debate or degradation? when high-brow bigotry hijacks the marriage equality discussion
What a disgusting week of political dribble on marriage equality. Just when you believe nothing more offensive or ridiculous could be done, the people responsible for carrying out governance aim another notch lower to seal the deal that they are woefully out of touch and out-dated. Once again, government ministers flouted all common sense and dragged Australia’s marriage equality debate to a pitiful new low.
The ever-outrageous and blunt Minister for Agriculture, Barnaby Joyce stunned audiences with his wild accusations, saying allowing marriage equality in this country would make Australia appear ‘decadent’ to our Asian neighbours. Yes, decadent. This, coming from the man who singlehandedly painted Australia as a country of backward yobbos, after demanding actor Johnny Depp’s dogs, Pistol and Boo ‘bugger off back to the United States’ or face euthanisation. Leader of the Government in the Senate, Eric Abetz began the ridiculous line of commentary a few days earlier, stating that if Australia is operating in the so called ‘Asian era’, Australia shouldn’t redefine marriage because no Asian country had.
If there were ever a time to reign in the absurdity of political stunts and offensive one-upping, this is perhaps it. These are people’s lives. This is a human rights issue. Not a platform to launch unsubstantiated, exaggerated and outright ridiculous claims in order to perpetuate concealed bigotry. And that’s exactly what it is. Bigotry.
This debate in Australia has gone on long enough to register that the Government is not interested in legalising same-sex marriage. Despite the latest data showing 72 per cent of Australians support marriage equality, the Government continues to maintain an air of ignorance in order to justify their selfish rhetoric about personal opinions and beliefs. For an issue – it claims, is not high on the agenda, the Government seems to spend rather a lot of time having to deal with it: time that could easily have been better spent passing a bill which would have ended their precious time talking about it. And since nothing has been done to properly address marriage equality in Australia – against the overwhelming community support – the Government finds new ways to discredit same-sex marriage at any cost. Crying, “but what would the neighbours think?” is simply the latest sludge to be thrown at Australia’s push for equality; it reeks of desperation.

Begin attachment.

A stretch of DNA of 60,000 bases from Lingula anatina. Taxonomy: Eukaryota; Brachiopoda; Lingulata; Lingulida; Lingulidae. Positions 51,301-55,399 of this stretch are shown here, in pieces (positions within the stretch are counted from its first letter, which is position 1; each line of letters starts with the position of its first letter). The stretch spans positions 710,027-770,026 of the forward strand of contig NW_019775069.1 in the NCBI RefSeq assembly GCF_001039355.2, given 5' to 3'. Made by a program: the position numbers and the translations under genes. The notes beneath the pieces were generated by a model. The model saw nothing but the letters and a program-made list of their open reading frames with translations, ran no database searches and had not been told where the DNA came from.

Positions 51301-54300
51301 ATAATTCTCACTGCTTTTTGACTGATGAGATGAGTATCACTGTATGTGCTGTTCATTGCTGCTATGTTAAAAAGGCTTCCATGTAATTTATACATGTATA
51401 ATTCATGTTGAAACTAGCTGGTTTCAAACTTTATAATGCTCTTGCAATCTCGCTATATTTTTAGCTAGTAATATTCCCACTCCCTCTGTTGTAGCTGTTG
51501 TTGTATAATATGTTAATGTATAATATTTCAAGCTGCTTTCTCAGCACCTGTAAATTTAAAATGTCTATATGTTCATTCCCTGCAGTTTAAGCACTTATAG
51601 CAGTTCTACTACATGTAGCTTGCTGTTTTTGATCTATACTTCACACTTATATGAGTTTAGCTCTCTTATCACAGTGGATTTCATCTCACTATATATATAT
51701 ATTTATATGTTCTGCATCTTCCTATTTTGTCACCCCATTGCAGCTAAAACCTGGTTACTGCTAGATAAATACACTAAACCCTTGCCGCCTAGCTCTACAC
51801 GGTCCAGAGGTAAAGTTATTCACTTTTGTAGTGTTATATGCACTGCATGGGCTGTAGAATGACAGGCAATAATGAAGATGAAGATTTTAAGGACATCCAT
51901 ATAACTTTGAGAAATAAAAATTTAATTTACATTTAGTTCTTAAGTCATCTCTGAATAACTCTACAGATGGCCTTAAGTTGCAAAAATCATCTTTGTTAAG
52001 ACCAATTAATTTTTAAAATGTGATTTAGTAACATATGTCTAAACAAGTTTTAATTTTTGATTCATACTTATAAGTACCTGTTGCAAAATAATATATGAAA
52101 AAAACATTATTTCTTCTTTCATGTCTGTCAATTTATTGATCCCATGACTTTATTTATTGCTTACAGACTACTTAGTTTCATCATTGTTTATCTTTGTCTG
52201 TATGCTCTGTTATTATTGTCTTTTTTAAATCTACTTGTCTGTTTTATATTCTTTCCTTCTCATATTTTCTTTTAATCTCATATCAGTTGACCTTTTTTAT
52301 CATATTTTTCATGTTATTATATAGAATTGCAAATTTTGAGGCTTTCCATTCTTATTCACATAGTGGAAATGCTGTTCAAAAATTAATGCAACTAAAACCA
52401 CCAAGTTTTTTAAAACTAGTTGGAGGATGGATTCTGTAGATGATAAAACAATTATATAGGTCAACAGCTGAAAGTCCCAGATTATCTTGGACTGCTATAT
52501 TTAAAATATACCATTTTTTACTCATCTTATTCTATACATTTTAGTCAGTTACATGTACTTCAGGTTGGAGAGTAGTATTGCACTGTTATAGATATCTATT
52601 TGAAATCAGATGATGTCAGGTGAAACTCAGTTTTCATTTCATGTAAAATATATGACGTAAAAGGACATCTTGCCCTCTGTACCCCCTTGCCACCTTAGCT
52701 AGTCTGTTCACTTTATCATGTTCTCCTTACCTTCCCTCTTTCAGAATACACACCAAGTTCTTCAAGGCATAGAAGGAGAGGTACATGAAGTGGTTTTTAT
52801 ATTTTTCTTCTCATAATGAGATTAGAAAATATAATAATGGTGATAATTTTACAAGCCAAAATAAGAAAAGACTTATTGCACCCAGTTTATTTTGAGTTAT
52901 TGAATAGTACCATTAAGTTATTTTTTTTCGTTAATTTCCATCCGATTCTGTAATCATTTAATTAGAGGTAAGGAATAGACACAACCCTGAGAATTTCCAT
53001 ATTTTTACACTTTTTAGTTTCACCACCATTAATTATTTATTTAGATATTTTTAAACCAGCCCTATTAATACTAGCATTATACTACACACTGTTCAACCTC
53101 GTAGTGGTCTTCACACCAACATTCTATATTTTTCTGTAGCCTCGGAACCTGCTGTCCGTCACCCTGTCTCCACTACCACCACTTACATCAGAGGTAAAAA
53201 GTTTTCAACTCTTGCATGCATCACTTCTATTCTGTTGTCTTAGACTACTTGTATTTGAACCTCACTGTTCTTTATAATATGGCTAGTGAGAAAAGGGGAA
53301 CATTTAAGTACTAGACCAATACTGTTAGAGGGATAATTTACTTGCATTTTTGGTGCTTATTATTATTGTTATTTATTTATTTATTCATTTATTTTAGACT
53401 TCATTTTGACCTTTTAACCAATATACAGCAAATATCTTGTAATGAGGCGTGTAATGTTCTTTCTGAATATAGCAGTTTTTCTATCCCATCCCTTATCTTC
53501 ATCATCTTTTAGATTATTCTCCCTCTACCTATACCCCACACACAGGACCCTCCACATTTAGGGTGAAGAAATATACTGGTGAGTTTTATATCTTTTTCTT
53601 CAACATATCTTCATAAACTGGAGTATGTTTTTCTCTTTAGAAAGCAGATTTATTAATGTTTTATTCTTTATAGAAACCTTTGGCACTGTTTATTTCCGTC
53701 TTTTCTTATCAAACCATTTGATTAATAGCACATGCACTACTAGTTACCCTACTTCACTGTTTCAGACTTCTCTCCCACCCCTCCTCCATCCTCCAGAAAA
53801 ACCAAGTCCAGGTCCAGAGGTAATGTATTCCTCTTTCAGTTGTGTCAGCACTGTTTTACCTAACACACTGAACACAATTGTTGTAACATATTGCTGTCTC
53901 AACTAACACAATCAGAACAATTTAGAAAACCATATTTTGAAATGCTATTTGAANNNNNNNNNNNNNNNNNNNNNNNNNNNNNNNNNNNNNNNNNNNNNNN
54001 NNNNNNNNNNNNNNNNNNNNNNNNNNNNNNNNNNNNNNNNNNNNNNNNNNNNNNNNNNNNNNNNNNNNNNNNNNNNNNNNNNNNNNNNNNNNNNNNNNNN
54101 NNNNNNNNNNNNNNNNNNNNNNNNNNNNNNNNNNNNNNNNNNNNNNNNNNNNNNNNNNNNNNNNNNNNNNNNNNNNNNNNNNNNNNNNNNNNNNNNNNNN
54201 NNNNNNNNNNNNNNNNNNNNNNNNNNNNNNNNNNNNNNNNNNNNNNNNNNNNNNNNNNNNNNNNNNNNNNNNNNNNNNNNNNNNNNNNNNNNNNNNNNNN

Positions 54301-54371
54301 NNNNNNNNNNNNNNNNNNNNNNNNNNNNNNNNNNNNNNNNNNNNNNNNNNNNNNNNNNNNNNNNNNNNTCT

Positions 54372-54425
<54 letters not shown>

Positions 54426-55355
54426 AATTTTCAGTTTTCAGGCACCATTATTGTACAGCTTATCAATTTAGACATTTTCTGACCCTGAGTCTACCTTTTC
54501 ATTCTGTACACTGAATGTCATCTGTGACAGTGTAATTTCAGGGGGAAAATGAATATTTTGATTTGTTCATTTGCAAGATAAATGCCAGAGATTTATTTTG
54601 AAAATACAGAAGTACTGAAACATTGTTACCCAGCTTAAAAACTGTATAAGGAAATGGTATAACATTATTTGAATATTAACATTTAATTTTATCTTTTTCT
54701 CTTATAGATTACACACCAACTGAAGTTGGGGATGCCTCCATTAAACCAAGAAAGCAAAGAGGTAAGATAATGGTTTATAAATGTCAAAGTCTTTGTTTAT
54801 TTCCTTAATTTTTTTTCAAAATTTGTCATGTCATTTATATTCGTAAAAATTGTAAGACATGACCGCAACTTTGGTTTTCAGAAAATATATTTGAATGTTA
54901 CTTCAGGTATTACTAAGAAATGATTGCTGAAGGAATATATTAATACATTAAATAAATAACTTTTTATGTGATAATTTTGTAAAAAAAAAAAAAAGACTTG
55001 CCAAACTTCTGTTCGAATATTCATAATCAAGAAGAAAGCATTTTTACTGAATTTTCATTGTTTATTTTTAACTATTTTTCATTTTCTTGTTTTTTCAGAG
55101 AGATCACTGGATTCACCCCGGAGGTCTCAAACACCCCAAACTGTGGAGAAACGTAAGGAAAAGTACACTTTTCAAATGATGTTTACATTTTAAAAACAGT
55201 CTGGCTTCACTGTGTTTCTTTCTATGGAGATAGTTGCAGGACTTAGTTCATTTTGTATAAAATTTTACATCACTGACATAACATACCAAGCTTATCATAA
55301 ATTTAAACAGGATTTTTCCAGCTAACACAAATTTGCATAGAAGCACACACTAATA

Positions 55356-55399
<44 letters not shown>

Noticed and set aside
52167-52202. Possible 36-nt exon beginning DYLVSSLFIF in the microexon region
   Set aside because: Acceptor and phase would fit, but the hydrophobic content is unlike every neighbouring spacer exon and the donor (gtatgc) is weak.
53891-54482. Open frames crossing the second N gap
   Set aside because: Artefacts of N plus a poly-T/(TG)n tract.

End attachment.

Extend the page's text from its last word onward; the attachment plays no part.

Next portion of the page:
The reality of the matter is that there is actually no logical reason for gay couples not to be able to marry their partner as straight couples do. The arguments – tossed around like confetti – are often incorrect or based on subjective nonsense, because at the heart of the ‘we love gay people but we just don’t think they should be able to get married’ argument is a fundamental assertion that straight relationships are always superior to any gay one. If you think gay people are inferior to you simply because of their sexual orientation, you should stop telling yourself you aren’t a bigot. No amount of God, ‘traditional’ notions of marriage, outright homophobia or think-of-the-children arguments justifies why a secular, Western, democratic society with access to leading research on the actual impact on children raised in same-sex families, should not have marriage equality.
It is also despicable that an issue as important as this is being used as a political weapon to score points and discredit rivalling political parties. Why did Labor only just change its stance on marriage equality when it looked set to lose the election? Why did Leader of the Opposition, Bill Shorten attempt to introduce a bill he knew the Government would not support and would therefore not pass, earlier this year? For an issue that is held dearly to many Australians, it seems like a slap in the face every time our politicians childishly cite personal views as justification enough for not wanting to change the Marriage Act (despite what the majority of Australians want), or who use the passions of the Australian community as a means to secure votes – and therefore, their job.
This isn’t about what Ireland or the United States have done. Nor is it about giving in to inevitability. This is about recognising the flawed ideology that perpetuates masked bigotry. It’s about being a decent human being. And it’s about ending one of the last discriminatory legislations against LGBTQIA people who will continue to fight the bullying, violence and social persecution they often suffer even after marriage equality is actualised.